It’s hard to deny that Missy ‘Misdemeanor’ Elliott is a force in pop music to be reckoned with. She’s helped make hits for everybody from Gina Thompson to 702 in R&B to Da Brat, Jay-Z and MC Lyte in hip-hop. After delivering two successive hit albums with “Supa Dupa Fly” and “Da Real World” though, Missy continues to be underrated by a fickle and highly judgmental legion of hip-hop heads.
Perhaps it’s the fact that Missy was best known at first for her gimmicks. On guest appearances for remixes she would cackle “hee hee ha ha haow” and on her own tracks she got recognized for trademarks like “Beep beep – who got the keys to my jeep? VROOOOM.” Even though it’s well known that Missy is a songwriter whose credits for OTHER artists have been nothing but hits, people continue to greet her own rhymes with incredible skepticism. On top of that, there’s an extra-deep level of playa hate’n that greets her success – the fact that super-producer Timbaland is the maestro behind nearly all of her beats and big hits.
Some rappers and producers were just meant to go together though. Guru only sounds right when paired with Premier, and Snoop Dogg always comes off better when he works with diggy Dr. Dre. So it is with Missy and Timbaland – a duo who are each great seperately but together seem to bring out each other’s best qualities. Missy as an artist is not afraid to take chances with the way she flows or how she rocks, and Timbaland as a music maestro loves to fuck with people’s perceptions of what beats should be. When you combine the two together the results end up being headbanger tracks of the type found throughout the entirety of “Miss E …So Addictive.” This starts with the lead single “Get Ur Freak On” – a track that left many people (including this writer) scratching their heads at the Eastern sounding uptempo beat and slow-flowing vocals. Like OutKast’s “Bombs Over Baghdad” though, this track gradually creeps up on you after repeated listens until you realize just how funky and innovative it really is. Missy sounds just as good on a more traditional hip-hop beat though like “Lick Shots”, where she shamelessly raps “if I give you head you’ll never leave.” Damn!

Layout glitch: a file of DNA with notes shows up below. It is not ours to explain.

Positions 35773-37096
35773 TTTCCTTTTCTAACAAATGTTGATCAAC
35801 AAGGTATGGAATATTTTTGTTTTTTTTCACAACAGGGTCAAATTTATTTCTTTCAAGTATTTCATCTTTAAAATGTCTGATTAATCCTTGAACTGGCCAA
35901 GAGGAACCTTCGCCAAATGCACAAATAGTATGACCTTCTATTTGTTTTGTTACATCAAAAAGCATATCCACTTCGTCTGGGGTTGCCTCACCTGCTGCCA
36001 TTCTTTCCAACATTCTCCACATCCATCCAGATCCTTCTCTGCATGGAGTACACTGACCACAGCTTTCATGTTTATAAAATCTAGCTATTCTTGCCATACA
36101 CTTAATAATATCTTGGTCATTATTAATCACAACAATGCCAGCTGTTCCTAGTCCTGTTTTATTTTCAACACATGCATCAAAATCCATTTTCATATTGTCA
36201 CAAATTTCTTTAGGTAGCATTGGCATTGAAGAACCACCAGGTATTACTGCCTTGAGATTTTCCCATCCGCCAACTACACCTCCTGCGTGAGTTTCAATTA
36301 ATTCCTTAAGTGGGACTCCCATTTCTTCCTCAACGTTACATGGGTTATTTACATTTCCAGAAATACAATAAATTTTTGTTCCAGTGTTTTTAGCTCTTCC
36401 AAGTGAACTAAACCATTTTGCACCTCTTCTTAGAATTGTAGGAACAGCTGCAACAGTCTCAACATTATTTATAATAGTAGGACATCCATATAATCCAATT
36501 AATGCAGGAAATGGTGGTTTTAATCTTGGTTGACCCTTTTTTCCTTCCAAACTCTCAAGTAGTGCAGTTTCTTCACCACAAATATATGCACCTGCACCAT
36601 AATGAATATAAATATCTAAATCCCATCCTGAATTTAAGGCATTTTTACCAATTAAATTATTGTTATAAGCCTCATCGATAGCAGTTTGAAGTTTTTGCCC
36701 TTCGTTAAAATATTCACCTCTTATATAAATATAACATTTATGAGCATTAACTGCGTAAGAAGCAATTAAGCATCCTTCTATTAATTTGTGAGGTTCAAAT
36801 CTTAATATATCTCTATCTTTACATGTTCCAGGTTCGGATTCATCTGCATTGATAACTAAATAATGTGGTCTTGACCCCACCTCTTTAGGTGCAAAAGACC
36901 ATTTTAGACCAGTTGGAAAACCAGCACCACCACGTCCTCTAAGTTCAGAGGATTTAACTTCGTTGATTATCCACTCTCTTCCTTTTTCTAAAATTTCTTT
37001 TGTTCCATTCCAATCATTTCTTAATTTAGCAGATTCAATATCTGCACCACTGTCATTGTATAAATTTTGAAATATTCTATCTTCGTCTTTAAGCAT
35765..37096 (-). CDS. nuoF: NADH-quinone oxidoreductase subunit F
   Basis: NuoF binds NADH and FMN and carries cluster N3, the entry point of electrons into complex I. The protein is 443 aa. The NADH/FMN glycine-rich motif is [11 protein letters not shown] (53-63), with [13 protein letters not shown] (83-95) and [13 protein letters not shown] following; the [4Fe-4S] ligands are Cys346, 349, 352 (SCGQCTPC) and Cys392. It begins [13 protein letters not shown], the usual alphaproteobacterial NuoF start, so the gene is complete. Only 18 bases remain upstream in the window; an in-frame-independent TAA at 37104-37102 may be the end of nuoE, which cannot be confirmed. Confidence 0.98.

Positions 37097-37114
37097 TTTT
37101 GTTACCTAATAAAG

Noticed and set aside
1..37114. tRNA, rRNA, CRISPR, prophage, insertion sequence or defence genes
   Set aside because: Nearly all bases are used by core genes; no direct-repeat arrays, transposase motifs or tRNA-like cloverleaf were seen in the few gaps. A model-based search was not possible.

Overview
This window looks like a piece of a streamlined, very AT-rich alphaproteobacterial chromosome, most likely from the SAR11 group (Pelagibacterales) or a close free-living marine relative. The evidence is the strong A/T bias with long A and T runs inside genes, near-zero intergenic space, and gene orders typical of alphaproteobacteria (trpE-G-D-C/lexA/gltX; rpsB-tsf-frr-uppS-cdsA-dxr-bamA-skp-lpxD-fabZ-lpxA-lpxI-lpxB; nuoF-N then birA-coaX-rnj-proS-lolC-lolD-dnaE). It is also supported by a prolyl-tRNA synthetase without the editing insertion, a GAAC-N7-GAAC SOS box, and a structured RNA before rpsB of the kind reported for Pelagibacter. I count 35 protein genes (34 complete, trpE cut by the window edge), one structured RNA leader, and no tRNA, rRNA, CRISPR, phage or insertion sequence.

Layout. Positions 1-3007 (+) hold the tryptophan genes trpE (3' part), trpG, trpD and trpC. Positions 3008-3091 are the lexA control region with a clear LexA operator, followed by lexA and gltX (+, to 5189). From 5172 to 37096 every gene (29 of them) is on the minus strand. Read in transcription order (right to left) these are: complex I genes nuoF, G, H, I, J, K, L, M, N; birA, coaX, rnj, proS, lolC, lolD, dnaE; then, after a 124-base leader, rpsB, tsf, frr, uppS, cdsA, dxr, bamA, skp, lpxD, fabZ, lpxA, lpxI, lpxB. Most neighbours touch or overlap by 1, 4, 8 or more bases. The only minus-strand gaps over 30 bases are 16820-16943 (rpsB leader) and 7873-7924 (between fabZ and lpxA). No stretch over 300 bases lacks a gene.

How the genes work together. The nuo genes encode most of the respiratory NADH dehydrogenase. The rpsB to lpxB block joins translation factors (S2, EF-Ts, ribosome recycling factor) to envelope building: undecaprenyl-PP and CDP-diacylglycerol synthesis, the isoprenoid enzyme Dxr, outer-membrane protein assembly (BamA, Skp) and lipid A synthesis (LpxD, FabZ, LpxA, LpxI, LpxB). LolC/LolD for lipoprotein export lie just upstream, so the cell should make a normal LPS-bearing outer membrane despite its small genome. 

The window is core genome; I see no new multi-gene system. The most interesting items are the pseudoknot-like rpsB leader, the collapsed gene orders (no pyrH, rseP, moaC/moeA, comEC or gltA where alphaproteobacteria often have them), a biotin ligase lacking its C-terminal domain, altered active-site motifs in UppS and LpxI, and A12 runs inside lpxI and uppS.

Missy also likes to sing a bit, and this is where people hate on TOP of hate’n – they lambast her vocals as a far cry from Martha Wash and Aretha Franklin. Some fellow music critics seem to assume that the listeners are incredibly naive or stupid – who among us actually mistook Missy Elliott for Aretha Franklin? Please. What works for Missy Elliott is that she recognizes the limitations of her voice and her range and doesn’t try to blast her way out of them or gussy them up with special effects and backup singers. As a result there’s a refreshing honesty to her non-rap tracks, such as the retro-funk “Old School Joint” and the quiet storm style duet “Take Away” with Ginuwine. Really, what’s not to like?
Some artists just have an uncanny knack for making music that’s bound to crossover, and less forgiving music critics tend to blast artists that seem to become popular because of gimmicks or flashy music videos. While it’s true that Missy does have both, she earns a lot of respect from other hip-hop artists who have no such elitist pretentions about recording with a pop AND rap music star. Guest appearances occur throughout, such as Method Man and Redman on “Dog in Heat” and Ludacris on “One Minute Man.” These people are far from fools – as the old saying goes, game recognizes game. It’s ridiculous that people would continue to front on Missy in 2001, especially on an album with tracks as tight as her “I’m not havin that shit” sister anthem “Step Off” and the rugged hip-hop of “Slap! Slap! Slap!” with Da Brat and Jade. Even Jay-Z gets into the act with a “One Minute Man (Remix)” on one of several bonus tracks. Why hate? Congratulate. Timbaland and Missy are a superb combo – both eccentric enough to match perfectly. Underground heads may front, but fans of good music will still want to pick this record up with the quickness.